The Innocence Project
Washington came within nine days of execution in 1985, surviving only because a New York law firm took his case pro bono and secured a stay of execution.
"Everything that could go wrong, did go wrong," Innocence Project Co-Director Peter Neufeld, one of Washington’s legal team, said later in an NPR interview. "His lawyer did a bad job. There was police and prosecutorial misconduct, and there was a coerced confession from a man who was retarded."
By the early ’90s, DNA testing had made it clear that Washington could not have been the rapist-murderer, yet he languished on Death Row until 1994, when an outgoing governor commuted his sentence to life imprisonment. Six years later, another governor gave Washington a full pardon. After nearly 18 years in prison, most of it under sentence of death, Washington was free — but his parents, who’d stood by him when he went to prison, had long since passed away.
To date, despite the fact that DNA evidence has pointed to another man in police custody, there have been no other arrests in the case. Neufeld told NPR that while normally prosecutors would be eager to seek an indictment with such evidence, to do so here "would require a public admission that Earl Washington was completely innocent, and that an innocent man was almost put to death."
Outrageous as Washington’s case appears, it’s far from unique. DNA evidence has conclusively exonerated hundreds of prisoners to date, many of whom had been awaiting execution.
When DNA testing first emerged as a viable forensic tool in the early ’90s, Neufeld and colleague Barry Scheck, both veteran defense attorneys and professors at the Cardozo School of Law at Yeshiva University in New York, saw it as an opportunity to address the problem of wrongful conviction. In 1992 they launched the Innocence Project at Cardozo, as a legal clinic that put law students to work pursuing justice for the falsely imprisoned.
The Rex Foundation was an early supporter of the Innocence Project with a grant of $10,000 in 1995. IP had come to Rex’s attention via Jonas Kant, who was then working with the group; Jonas was also the son of Rex board member and Grateful Dead attorney Hal Kant, who became a strong advocate.
"With regard to violence, I’m a law and order kind of guy," says Hal Kant, currently Rex advisory board member emeritus and still a strong supporter of the Innocence Project. "Which makes it incumbent upon me to help make sure the innocent are not convicted.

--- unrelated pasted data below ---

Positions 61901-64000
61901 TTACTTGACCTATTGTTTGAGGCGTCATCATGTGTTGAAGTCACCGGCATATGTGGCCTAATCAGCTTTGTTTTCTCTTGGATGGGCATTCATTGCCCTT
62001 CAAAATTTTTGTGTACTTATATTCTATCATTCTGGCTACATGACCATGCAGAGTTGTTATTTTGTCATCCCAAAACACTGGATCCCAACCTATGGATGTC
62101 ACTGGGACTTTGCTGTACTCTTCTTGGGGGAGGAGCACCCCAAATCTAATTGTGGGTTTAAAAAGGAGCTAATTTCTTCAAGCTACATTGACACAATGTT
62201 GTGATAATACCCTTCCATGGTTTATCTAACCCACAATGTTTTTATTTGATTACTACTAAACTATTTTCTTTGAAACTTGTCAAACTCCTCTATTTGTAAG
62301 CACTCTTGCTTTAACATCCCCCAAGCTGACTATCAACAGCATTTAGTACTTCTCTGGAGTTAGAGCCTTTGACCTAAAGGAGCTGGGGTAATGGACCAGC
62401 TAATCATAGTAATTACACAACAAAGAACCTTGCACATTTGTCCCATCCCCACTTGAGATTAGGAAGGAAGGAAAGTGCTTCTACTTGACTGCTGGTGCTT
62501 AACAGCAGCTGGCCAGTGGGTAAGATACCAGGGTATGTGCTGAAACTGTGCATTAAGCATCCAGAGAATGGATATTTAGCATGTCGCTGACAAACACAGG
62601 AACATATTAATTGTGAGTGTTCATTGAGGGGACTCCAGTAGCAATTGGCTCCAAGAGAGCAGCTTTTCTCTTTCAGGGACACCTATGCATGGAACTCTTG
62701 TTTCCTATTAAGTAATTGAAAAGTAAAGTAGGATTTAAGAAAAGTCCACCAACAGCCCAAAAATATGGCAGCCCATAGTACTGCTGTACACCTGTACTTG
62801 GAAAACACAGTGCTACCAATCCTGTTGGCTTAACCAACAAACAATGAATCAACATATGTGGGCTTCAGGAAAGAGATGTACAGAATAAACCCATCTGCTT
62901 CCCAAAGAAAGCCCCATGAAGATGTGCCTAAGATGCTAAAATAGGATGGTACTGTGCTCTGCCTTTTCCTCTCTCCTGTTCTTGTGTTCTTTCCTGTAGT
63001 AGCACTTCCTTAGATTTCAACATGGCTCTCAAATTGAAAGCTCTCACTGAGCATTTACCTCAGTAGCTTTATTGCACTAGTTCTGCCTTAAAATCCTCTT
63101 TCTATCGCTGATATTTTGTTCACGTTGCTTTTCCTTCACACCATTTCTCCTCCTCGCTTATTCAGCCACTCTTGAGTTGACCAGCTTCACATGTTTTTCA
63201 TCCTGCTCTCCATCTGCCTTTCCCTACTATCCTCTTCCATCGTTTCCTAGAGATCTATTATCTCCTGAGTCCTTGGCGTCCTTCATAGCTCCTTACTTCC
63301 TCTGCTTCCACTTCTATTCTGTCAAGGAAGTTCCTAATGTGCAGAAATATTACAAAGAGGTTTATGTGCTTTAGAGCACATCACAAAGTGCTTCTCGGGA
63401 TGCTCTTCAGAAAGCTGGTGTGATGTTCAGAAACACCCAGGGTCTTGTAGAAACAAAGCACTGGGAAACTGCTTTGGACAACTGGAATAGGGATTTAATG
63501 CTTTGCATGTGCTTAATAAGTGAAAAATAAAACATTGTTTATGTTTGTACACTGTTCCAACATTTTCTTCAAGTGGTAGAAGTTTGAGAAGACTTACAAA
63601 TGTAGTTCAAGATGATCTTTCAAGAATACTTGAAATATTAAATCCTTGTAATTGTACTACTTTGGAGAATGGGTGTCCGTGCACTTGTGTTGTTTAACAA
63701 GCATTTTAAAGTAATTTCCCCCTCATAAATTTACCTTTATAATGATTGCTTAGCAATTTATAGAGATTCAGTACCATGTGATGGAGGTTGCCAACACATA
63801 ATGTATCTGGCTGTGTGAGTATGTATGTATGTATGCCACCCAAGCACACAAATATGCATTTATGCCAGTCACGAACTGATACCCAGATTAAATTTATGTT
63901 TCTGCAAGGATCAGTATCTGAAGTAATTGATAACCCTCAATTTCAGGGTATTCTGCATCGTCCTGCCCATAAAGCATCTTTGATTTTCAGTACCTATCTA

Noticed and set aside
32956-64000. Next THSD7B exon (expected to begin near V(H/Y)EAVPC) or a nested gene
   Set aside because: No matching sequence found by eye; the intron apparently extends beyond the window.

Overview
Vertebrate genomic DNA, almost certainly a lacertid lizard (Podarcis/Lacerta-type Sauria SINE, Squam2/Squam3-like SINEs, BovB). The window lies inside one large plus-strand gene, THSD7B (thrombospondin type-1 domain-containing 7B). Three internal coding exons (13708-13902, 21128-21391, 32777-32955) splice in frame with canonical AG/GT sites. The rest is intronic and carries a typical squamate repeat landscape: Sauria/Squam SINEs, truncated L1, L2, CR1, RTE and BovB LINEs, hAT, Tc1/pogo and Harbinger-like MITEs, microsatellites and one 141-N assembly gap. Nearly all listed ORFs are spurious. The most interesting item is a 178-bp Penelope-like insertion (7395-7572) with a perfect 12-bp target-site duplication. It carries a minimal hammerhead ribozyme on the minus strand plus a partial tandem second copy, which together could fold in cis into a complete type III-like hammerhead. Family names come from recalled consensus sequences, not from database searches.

“‘Better 100 guilty should go free than one innocent be convicted’ is an essential aspect of American justice,” he adds. “The Innocence Project has led the way in getting the innocent exonerated. It also teaches law students to be suspicious of government, prosecutors and unjust laws — while respecting the judicial system, which is the best there has ever been.”
IP director of development Audrey Levitin notes that in the years since 1995, the Innocence Project has grown from a startup legal clinic to “a leading organization in the effort to strengthen the fundamental integrity and truth-revealing function of our criminal justice system.”
Now an independent 501(c)(3) nonprofit, the Innocence Project continues to train Cardozo students (over 500 to date) in its legal clinic. Besides its legal work, IP now has a policy department working to bring reforms to the criminal justice system. In addition, it’s inspired a national network of more than 30 organizations engaged in innocence-related work.
And slowly, change is coming. “After years of a singularly ‘tough on crime’ approach in criminal justice, the paradigm is starting to shift,” Levitin says. “The work of the Innocence Project and the exonerations of innocent people have shifted the national debate about crime from a discussion of rights, which was not capturing mainstream support, to a discussion about innocence, which is — and by so doing have created an historic opportunity for bringing greater integrity to criminal justice.”
We recently spoke with Ms. Levitin about the Innocence Project’s current work, the need that drives it, and what people can do to help.
Rex: How widespread is the problem of wrongful conviction, and what are its causes? Has it always been there to this extent, or is it a new problem?
IP: It is impossible to estimate how many wrongful conviction cases there are nationally, but since 1992 the Innocence Project has received thousands of letters from inmates across the country who are trying to win their freedom. Today, we continue to receive an average of 250 new letters each month from inmates writing to us for the first time.
After more than 10 years of working to free the innocent, the IP has identified many of the systemic causes of wrongful convictions. Chief among them are:
• Mistaken eyewitness identifications
• Careless or disreputable forensic science
• False confessions
• Use of jailhouse informants or snitches
• Police and prosecutorial misconduct
• Poor defense lawyering
These problems are not new and have always plagued our justice system, but in earlier eras, when wrongful convictions were overturned, those cases were seen as exceptional and not indicative of widespread problems. However, the IP’s pioneering work with DNA has proven that wrongful convictions are not isolated or rare events.